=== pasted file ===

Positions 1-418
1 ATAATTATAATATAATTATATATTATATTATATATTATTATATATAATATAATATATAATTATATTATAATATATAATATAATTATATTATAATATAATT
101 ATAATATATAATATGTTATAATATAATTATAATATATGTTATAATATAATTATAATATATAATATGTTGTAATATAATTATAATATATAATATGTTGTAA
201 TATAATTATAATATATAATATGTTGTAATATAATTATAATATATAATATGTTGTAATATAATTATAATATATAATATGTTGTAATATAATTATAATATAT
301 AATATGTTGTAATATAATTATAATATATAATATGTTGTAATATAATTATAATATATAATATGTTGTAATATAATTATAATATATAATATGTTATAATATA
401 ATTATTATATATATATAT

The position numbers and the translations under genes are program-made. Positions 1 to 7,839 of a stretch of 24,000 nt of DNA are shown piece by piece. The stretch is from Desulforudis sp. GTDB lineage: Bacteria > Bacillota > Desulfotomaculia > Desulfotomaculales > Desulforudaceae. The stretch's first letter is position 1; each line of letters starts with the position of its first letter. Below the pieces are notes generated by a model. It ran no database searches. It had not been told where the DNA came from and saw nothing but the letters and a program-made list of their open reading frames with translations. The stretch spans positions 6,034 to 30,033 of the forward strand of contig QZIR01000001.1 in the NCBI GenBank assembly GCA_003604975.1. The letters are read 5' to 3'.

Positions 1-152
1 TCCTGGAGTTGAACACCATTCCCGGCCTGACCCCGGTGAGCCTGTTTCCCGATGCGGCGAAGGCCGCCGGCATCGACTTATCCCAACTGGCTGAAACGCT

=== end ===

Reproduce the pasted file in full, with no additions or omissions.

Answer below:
Positions 1-418
1 ATAATTATAATATAATTATATATTATATTATATATTATTATATATAATATAATATATAATTATATTATAATATATAATATAATTATATTATAATATAATT
101 ATAATATATAATATGTTATAATATAATTATAATATATGTTATAATATAATTATAATATATAATATGTTGTAATATAATTATAATATATAATATGTTGTAA
201 TATAATTATAATATATAATATGTTGTAATATAATTATAATATATAATATGTTGTAATATAATTATAATATATAATATGTTGTAATATAATTATAATATAT
301 AATATGTTGTAATATAATTATAATATATAATATGTTGTAATATAATTATAATATATAATATGTTGTAATATAATTATAATATATAATATGTTATAATATA
401 ATTATTATATATATATAT

The position numbers and the translations under genes are program-made. Positions 1 to 7,839 of a stretch of 24,000 nt of DNA are shown piece by piece. The stretch is from Desulforudis sp. GTDB lineage: Bacteria > Bacillota > Desulfotomaculia > Desulfotomaculales > Desulforudaceae. The stretch's first letter is position 1; each line of letters starts with the position of its first letter. Below the pieces are notes generated by a model. It ran no database searches. It had not been told where the DNA came from and saw nothing but the letters and a program-made list of their open reading frames with translations. The stretch spans positions 6,034 to 30,033 of the forward strand of contig QZIR01000001.1 in the NCBI GenBank assembly GCA_003604975.1. The letters are read 5' to 3'.

Positions 1-152
1 TCCTGGAGTTGAACACCATTCCCGGCCTGACCCCGGTGAGCCTGTTTCCCGATGCGGCGAAGGCCGCCGGCATCGACTTATCCCAACTGGCTGAAACGCT